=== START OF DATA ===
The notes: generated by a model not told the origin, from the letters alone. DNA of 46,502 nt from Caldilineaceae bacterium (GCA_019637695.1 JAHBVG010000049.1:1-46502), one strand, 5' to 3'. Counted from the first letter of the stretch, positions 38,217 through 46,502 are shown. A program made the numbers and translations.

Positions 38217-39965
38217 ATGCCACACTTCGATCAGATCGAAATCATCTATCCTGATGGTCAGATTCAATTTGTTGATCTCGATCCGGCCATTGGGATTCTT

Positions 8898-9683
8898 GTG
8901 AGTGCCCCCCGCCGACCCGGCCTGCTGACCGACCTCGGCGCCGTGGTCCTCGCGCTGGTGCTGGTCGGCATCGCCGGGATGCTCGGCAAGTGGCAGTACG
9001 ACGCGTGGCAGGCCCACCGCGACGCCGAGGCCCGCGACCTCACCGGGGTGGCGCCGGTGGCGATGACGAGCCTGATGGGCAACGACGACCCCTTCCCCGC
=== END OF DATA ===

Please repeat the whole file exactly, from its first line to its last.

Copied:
The notes: generated by a model not told the origin, from the letters alone. DNA of 46,502 nt from Caldilineaceae bacterium (GCA_019637695.1 JAHBVG010000049.1:1-46502), one strand, 5' to 3'. Counted from the first letter of the stretch, positions 38,217 through 46,502 are shown. A program made the numbers and translations.

Positions 38217-39965
38217 ATGCCACACTTCGATCAGATCGAAATCATCTATCCTGATGGTCAGATTCAATTTGTTGATCTCGATCCGGCCATTGGGATTCTT

Positions 8898-9683
8898 GTG
8901 AGTGCCCCCCGCCGACCCGGCCTGCTGACCGACCTCGGCGCCGTGGTCCTCGCGCTGGTGCTGGTCGGCATCGCCGGGATGCTCGGCAAGTGGCAGTACG
9001 ACGCGTGGCAGGCCCACCGCGACGCCGAGGCCCGCGACCTCACCGGGGTGGCGCCGGTGGCGATGACGAGCCTGATGGGCAACGACGACCCCTTCCCCGC